Investor-owned Public Service of Colorado (PSCO) launched Windsource, currently the nation's most successful "green pricing" program in terms of enrollment, on March 21, 1997.27 Over 4,500 customers will receive power from new wind projects to be installed in eastern Colorado. This program represents a public-private hybrid; the initiative only picked up speed when PSCO enlisted the Holy Cross Electric Association (a rural cooperative), non-profit groups and local governments as partners. For example, the City of Denver will spend an extra $20,000 annually to purchase a portion of its supply from wind power. Other local government participants include the City of Boulder, which purchased enough wind energy to power a new municipal building; the town hall of Netherland; the City of Colorado Springs; and the Regional Transit District. PSCO's marketing effort highlights high-profile sales and is facilitated by positive media coverage, such as a recent report on National Public Radio that wind energy will henceforth power the governor's mansion.
Two Colorado environmental organizations played major roles in developing this public-private partnership for aggregating wind power purchases: the Land and Water Fund of the Rockies (LAW Fund) and the Community Office of Resource Efficiency (CORE), a non-profit energy office funded by utilities and government agencies to promote clean energy. According to Eric Blank of the LAW Fund, local involvement encourages a sense of community ownership over the clean power product.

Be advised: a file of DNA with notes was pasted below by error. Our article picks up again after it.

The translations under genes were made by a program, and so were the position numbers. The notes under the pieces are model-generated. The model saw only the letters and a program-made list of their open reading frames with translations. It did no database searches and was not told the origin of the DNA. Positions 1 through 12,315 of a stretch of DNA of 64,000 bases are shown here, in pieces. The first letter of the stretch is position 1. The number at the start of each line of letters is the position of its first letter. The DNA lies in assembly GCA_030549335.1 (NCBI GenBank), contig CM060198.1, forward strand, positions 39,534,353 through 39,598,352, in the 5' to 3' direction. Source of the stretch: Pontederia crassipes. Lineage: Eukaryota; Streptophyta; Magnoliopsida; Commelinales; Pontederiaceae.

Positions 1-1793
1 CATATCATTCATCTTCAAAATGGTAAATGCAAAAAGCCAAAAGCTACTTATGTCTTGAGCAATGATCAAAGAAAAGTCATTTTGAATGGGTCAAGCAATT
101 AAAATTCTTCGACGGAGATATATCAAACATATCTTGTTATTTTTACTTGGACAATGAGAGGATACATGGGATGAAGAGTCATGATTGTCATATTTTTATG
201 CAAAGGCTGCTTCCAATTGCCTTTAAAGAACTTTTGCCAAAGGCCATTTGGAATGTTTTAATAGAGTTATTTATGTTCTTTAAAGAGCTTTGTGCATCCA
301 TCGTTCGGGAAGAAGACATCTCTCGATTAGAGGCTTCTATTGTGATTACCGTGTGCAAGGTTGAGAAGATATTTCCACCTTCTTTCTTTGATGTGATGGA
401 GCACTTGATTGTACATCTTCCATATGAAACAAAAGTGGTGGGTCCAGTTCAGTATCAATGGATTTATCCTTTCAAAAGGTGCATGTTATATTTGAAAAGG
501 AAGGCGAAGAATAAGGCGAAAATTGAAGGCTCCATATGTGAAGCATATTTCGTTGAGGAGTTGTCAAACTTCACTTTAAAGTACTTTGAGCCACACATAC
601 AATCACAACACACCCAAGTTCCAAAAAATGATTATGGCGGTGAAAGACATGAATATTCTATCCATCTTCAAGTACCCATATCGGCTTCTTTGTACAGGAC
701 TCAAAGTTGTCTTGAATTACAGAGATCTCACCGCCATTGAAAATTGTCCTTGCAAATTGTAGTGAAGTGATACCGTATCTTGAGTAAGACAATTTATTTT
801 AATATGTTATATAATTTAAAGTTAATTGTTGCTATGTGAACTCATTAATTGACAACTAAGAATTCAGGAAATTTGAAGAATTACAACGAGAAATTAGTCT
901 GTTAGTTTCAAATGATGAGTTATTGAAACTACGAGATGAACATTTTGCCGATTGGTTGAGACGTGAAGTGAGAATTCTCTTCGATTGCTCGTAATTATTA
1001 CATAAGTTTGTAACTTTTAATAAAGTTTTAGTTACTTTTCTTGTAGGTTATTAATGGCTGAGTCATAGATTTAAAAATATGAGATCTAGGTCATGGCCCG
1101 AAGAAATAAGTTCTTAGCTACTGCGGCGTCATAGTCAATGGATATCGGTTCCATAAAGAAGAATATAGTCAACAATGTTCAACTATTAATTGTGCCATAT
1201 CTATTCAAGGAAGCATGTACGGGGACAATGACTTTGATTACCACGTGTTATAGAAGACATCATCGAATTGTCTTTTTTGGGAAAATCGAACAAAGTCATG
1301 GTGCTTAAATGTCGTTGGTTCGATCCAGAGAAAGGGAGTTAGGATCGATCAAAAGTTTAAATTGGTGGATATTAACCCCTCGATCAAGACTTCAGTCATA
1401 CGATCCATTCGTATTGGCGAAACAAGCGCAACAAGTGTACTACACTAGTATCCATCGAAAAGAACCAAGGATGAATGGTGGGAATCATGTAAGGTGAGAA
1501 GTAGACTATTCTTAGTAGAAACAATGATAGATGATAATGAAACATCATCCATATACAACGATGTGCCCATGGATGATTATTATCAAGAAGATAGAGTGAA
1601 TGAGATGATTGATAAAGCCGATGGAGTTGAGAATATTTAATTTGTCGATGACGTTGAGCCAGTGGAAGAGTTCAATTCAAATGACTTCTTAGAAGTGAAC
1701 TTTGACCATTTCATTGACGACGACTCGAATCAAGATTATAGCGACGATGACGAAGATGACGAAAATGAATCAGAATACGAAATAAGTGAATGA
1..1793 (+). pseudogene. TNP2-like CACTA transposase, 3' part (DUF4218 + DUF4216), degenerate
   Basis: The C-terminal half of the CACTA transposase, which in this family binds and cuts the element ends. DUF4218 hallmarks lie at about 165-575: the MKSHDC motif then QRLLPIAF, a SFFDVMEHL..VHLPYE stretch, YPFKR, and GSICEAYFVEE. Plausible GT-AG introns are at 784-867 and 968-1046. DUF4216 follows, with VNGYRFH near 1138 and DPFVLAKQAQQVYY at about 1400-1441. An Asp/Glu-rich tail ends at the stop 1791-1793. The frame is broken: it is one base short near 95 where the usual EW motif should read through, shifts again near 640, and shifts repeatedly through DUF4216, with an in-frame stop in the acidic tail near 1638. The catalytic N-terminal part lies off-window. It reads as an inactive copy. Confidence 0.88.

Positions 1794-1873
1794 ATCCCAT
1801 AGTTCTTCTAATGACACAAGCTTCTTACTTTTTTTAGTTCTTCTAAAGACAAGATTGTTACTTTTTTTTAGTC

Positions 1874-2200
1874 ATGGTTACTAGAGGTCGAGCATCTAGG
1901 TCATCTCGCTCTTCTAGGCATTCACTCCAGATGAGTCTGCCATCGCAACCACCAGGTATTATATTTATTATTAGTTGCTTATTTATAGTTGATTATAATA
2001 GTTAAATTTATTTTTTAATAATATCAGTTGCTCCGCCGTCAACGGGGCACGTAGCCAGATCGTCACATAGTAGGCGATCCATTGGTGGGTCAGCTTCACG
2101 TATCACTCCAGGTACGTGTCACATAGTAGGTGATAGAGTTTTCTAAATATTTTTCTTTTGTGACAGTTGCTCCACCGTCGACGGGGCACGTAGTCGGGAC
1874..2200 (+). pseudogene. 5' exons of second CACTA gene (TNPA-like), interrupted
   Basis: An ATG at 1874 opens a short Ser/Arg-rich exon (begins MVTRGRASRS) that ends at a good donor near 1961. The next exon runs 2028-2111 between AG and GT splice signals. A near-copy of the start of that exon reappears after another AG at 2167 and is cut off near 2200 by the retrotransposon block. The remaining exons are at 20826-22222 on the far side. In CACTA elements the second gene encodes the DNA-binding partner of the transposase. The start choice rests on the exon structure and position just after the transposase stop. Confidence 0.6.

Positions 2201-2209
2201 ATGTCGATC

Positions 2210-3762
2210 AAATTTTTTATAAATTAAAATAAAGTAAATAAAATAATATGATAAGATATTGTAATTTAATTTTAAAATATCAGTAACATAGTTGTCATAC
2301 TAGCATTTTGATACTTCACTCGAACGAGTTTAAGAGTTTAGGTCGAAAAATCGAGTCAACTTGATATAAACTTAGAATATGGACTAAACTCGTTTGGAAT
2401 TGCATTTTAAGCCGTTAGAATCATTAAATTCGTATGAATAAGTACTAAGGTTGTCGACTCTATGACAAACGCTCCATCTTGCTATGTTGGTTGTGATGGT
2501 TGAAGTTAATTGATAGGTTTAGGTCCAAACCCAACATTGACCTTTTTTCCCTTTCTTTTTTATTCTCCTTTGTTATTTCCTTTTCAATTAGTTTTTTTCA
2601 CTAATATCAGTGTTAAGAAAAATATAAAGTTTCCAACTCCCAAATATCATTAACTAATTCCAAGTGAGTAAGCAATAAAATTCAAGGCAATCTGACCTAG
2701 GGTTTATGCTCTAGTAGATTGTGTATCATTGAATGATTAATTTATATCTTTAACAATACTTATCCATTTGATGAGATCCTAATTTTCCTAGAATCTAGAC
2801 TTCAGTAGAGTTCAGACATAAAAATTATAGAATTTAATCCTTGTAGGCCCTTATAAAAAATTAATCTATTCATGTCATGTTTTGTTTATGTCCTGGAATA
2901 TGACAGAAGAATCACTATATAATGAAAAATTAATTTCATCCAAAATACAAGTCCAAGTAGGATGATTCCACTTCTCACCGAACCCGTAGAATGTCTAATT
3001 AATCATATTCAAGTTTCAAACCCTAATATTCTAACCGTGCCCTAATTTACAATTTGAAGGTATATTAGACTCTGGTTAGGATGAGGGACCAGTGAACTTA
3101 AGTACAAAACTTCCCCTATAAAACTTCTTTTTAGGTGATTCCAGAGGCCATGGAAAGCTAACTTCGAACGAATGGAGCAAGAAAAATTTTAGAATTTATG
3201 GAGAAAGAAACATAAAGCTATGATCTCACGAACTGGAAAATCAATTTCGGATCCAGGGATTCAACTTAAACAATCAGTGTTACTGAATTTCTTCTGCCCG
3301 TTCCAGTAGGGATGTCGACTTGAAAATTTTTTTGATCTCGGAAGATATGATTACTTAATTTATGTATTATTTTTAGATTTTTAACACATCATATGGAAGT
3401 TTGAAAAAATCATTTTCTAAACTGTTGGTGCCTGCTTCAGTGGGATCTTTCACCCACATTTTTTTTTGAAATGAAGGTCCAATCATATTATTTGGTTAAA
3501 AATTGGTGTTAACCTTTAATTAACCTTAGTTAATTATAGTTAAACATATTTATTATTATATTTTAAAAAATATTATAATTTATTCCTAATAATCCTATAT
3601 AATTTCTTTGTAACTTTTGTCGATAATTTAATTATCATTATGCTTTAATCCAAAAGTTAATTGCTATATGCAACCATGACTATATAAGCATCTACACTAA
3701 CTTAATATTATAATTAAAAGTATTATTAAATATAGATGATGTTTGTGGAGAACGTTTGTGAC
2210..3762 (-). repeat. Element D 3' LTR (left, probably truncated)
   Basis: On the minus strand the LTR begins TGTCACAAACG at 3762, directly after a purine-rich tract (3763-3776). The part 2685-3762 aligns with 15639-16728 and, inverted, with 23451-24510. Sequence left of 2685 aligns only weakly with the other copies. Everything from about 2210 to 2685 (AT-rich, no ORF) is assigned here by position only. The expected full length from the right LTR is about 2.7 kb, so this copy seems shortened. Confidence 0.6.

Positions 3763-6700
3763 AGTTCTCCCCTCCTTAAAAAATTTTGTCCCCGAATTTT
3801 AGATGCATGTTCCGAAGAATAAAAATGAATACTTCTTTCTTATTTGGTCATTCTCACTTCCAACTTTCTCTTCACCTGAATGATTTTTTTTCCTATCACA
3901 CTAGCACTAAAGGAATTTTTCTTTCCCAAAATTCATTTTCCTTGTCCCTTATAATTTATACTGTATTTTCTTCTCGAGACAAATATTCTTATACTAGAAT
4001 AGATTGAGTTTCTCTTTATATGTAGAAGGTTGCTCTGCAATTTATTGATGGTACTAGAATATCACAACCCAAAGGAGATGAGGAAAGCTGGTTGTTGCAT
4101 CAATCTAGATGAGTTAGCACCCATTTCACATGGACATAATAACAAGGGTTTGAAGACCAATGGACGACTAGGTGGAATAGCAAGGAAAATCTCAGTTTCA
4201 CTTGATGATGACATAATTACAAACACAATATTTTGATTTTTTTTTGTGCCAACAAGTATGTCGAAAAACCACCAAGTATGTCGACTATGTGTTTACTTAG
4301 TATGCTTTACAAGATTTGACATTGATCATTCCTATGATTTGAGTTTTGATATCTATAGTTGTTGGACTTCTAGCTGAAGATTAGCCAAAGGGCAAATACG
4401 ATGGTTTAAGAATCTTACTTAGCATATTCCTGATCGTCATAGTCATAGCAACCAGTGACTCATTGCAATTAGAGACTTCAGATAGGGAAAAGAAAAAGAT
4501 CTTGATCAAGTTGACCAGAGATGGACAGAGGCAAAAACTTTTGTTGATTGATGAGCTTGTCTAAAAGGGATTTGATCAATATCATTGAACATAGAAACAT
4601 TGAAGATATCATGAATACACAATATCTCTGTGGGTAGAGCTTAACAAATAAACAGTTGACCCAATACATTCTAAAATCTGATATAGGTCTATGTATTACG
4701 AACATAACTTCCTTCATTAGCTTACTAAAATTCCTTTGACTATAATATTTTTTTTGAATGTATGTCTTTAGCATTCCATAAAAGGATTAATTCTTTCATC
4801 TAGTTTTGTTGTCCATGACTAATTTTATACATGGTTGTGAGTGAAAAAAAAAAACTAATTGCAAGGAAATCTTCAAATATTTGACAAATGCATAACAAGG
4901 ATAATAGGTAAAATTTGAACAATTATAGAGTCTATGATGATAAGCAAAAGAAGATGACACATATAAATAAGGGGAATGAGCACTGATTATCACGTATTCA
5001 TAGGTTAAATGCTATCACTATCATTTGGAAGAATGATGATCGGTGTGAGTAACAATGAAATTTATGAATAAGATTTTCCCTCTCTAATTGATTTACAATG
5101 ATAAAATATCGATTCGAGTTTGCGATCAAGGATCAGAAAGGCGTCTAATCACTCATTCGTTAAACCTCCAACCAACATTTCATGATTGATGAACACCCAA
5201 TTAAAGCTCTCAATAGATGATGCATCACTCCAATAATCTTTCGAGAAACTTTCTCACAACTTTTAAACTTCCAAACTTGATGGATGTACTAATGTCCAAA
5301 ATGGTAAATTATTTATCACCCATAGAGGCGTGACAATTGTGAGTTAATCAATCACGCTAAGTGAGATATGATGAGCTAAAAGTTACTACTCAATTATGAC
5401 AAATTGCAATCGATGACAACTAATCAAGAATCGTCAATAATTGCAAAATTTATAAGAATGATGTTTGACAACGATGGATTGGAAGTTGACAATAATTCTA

The LAW Fund and CORE assert that municipal utilities enjoy significantly more credibility than for-profit utilities, in part because the public believes that they share community values:
These [municipal] utilities were able to educate and inform customers about the program in a way that empowered them to take personal responsibility for the consequences of their energy choices. The municipals were able to successfully tap a spirit of goodwill, local participation, and volunteerism. They were able to spark dialogue and galvanize interest. They brought to life people's unmet desires to purchase renewable energy.28
Investor-owned utilities would doubtless demur, but even the modest track record of green pricing programs demonstrates the appeal of community-based marketing: the three municipal utilities currently pursuing green pricing have added 3.3-Mw of renewable capacity, compared to 1.1 Mw added by the six investor-owned utilities offering green pricing programs.29